UPDATE: Trading in the Trump era

Major multilateral free trade agreements – existing, proposed and in doubt in the era of the Trump Presidency – compiled by Geoff Kitney.

Doha Development Round of World Trade Negotiations

164 countries involved, covering 95 per cent of world trade.

Negotiations commenced in November 2001.

Negotiations stalled in July 2008 over objections by developing countries – especially India and China – to provisions on agriculture and industrial goods.


To replace the Uruguay Round Agreement (currently the world’s most comprehensive multilateral trade agreement). Intended to extend and expand the global liberalisation of trade by removing global tariff and non-tariff barriers to trade in industrial goods, services, intellectual property and agriculture.

Current status: Indefinitely delayed. With the Trump administration opposed to multilateral trade deals, Doha appears dead.

European Single Market

Involves all 28 members of the European Union and is the basis on which the EU operates, allowing free movement of goods, services, capital and people between member nations.

To create a borderless Europe to facilitate trade to create a zone of shared prosperity, free of strident nationalism.

Current status: Following the Brexit vote in the United Kingdom, which is likely to see the UK leave the single market at the end of two years of Brexit negotiations, EU member states have declared their intention to maintain and strengthen the Single Market. But risks remain from growing opposition to open borders within the EU. Forthcoming elections in France, Italy and the Netherlands will pose challenges.

RCEP (Regional Comprehensive Economic Partnership)

Sixteen countries involved covering most of the Asian region (China, Japan, India, South Korea, Indonesia, Malaysia, Philippines, Singapore, Thailand, Brunei, Vietnam, Laos, Myanmar, Cambodia, Australia and New Zealand.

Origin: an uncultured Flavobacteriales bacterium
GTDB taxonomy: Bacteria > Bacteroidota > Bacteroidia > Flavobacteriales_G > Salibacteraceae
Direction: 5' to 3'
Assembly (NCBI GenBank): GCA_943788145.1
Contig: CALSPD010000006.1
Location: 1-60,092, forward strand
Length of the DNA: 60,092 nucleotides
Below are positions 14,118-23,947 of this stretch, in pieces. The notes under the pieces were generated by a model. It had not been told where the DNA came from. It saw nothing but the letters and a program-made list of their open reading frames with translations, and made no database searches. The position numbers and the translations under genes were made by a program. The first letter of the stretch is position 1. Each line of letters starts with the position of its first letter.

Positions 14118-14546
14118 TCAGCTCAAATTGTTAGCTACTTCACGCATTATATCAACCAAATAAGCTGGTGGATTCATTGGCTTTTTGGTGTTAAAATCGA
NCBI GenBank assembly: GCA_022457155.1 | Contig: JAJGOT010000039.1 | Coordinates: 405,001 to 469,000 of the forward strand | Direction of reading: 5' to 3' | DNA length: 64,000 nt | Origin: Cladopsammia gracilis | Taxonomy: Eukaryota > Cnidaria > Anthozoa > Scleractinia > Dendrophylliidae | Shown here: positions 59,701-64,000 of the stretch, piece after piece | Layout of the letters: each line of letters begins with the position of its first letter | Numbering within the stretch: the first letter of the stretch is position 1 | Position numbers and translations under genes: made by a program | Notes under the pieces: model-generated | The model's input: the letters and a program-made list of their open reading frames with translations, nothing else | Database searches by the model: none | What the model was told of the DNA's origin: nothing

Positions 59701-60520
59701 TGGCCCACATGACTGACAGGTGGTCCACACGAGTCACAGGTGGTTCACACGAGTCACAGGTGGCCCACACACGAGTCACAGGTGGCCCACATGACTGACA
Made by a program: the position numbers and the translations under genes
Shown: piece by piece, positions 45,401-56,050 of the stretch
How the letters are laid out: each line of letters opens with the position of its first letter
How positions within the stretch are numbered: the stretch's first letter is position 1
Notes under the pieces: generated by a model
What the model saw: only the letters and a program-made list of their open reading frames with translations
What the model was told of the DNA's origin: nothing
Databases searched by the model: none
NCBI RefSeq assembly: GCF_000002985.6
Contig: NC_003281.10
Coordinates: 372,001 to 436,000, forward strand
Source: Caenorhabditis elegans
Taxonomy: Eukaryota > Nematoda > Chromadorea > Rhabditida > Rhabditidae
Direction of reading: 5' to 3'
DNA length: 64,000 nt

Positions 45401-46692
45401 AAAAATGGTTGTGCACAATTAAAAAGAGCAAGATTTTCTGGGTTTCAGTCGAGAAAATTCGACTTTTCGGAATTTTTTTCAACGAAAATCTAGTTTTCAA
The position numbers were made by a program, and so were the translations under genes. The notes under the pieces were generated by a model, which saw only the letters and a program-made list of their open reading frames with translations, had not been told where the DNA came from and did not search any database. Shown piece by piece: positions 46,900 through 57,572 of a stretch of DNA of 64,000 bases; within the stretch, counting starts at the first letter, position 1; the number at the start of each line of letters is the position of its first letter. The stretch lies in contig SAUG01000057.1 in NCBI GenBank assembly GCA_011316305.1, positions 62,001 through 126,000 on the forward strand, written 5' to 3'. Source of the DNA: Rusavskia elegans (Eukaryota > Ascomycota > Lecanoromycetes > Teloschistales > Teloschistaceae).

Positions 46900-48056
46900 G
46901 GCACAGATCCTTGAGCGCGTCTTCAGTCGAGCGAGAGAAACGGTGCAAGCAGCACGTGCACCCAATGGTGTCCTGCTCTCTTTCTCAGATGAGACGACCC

Negotiations commenced in November 2012, originally with the limited aim of creating an umbrella agreement for existing agreements.


Originally proposed to be an agreement covering trade in goods, services, investment and economic and technical co-operation.

Current status:

Best hope for a major multilateral trade agreement in the Trump era.

China has increasingly been asserting its influence within RCEP, promoting it as an alternative to the Trans Pacific Partnership. With the US withdrawing from the TPP and effectively ending it, China is lobbying for RCEP to be a substitute for the TPP, which could make it the main vehicle for China to advance its economic and strategic influence compared to the US.

TPP (Trans Pacific Partnership)

12 countries agreed to the TPP agreement, covering 40 per cent of global trade (the US, Japan, Canada, Australia, Mexico, Chile, Malaysia, New Zealand, Peru, Vietnam, Singapore and Brunei)

Negotiations commenced in January 2008. Agreement signed in February 2016.


To remove barriers to trade in all markets and to introduce rules for liberalising intellectual property rights.

Current status: President Trump has withdrawn the US from the TPP. Other members are trying to salvage a “12 minus one” agreement, but major players such as Japan say they see no point in an agreement which does not include the US. TPP appears dead on arrival.

TTIP (Trans Atlantic Trade and Investment Agreement)

A proposed free trade area covering the European Union and the United States, estimated to be worth €120 billion to the EU and $90bn to the US, an estimated 50 per cent increase in total EU-US trade.

Negotiations commenced in February 2013. Negotiations are conducted in secret.


To increase market access, to streamline regulations and to provide clear rules to allow greater sharing of intellectual property.

Current status: Negotiations are proceeding but are almost certain to be suspended indefinitely in light of the Trump administration’s hostility to multilateralism and towards the EU itself.